“Ezra went up from Babylonia. He was a scribe skilled in the Law of Moses that the LORD, the God of Israel, had given, and the king granted him all that he asked, for the hand of the LORD his God was on him” (v. 6).
Nearly sixty years passed between the temple rededication recorded in Ezra 6:13–22, which occurred in 516 BC, and the commissioning of Ezra in 458 BC, recorded in 7:1–26. We know very little about what happened during those six decades, though we know that the Jews in Judah experienced opposition to their rebuilding of Jerusalem during that time (4:6–23). As one commentator has pointed out, this would certainly have created a need over time for the people to receive new instruction in the law. After all, it would have been hard to continually know and do God’s Word as they attempted to endure the threat of their enemies.
In today’s passage we meet Ezra, the scribe who was a key leader of God’s people in the postexilic period. Ezra, we learn, was a priest from Aaron’s line who had been living in the city of Babylon, which was then part of the Persian Empire. Being a priest certainly explained why he was “skilled in the Law of Moses,” and his education meant that the Jews who had remained in Babylon prospered and could devote time to learning. King Artaxerxes I gave Ezra all that he asked because “the hand of the LORD his God was on him” (7:1–6). In fact, Ezra’s name is a shortened version of the name Azariah, which means “the LORD has helped.” God appointed Ezra to fulfill the task of educating people in His law, and the reforms Ezra would institute would shape the faith and practice of the Jews for centuries. To this day, Ezra is a much-revered figure in Jewish history, and he seems to have played a key role in collecting the books of the Old Testament into a single canon and codifying scribal practices related to copying and transmitting the biblical text.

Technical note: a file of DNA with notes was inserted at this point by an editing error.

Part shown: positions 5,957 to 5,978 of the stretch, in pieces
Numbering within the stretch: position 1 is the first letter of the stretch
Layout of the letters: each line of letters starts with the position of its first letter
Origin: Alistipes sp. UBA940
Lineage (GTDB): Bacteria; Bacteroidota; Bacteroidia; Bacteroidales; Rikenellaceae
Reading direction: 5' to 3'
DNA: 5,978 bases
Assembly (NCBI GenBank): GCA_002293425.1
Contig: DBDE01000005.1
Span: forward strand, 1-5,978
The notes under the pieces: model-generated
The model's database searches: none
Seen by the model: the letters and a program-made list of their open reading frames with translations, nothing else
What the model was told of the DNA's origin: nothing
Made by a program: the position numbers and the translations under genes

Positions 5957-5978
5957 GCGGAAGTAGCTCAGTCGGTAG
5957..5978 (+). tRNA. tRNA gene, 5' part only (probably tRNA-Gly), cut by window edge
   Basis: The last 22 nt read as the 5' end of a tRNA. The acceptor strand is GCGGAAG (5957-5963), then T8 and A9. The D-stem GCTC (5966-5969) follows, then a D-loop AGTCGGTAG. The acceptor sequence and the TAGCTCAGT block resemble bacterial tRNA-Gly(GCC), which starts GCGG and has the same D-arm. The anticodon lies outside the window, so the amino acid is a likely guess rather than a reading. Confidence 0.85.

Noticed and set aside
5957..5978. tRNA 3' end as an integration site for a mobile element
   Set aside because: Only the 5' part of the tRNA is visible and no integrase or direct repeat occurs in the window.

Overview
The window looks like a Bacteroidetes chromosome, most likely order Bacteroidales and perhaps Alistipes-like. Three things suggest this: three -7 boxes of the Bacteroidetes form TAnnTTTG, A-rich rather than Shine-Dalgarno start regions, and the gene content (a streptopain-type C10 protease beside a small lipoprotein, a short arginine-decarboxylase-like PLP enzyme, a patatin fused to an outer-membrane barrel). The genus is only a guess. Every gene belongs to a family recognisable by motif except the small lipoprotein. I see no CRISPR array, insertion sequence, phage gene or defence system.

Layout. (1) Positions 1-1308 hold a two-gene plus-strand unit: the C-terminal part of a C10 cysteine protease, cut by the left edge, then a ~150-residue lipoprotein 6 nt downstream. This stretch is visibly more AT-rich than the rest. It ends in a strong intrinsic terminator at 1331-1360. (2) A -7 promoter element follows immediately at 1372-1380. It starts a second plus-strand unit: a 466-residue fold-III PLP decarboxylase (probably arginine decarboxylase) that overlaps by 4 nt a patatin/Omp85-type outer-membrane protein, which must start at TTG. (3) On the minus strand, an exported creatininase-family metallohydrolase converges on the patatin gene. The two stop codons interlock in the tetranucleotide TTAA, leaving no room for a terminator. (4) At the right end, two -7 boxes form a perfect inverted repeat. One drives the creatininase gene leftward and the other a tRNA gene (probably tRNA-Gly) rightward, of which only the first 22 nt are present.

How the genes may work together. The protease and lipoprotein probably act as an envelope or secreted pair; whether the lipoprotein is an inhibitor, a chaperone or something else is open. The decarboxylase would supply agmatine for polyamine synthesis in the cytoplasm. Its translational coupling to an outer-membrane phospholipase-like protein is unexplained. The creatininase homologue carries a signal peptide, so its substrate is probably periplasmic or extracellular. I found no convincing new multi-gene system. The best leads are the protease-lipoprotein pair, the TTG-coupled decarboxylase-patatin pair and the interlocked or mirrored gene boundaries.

That Artaxerxes granted Ezra’s request to go to Jerusalem is in keeping with the Persians’ desire for the peoples they ruled to follow their own religious practices properly. The journey from Babylon to Jerusalem took several months, and Ezra had a single purpose in mind for his trip: “to study the Law of the LORD, and to do it and to teach his statutes and rules in Israel” (vv. 7–10).
Artaxerxes ordered the people to obey Ezra and to give him what he needed to accomplish his purposes, for the Lord was with Ezra (vv. 6, 11–26). This does not surprise us, for it is the practice of God to raise up teachers of His covenant people and to bless their work according to His purposes so that His Word does not return to Him void (Isa. 55:10–11; Eph. 4:11–14).
Coram DeoLiving before the face of God
God has given us not only His infallible and inerrant Word to guide us in the truth but also teachers whom He has equipped to instruct us in this Word. We should therefore pay heed to the godly and wise teachers whom the Lord has appointed in His church, and we should thank God for the teachers He has given us. It is a blessing indeed to sit under sound instruction in the Word of God.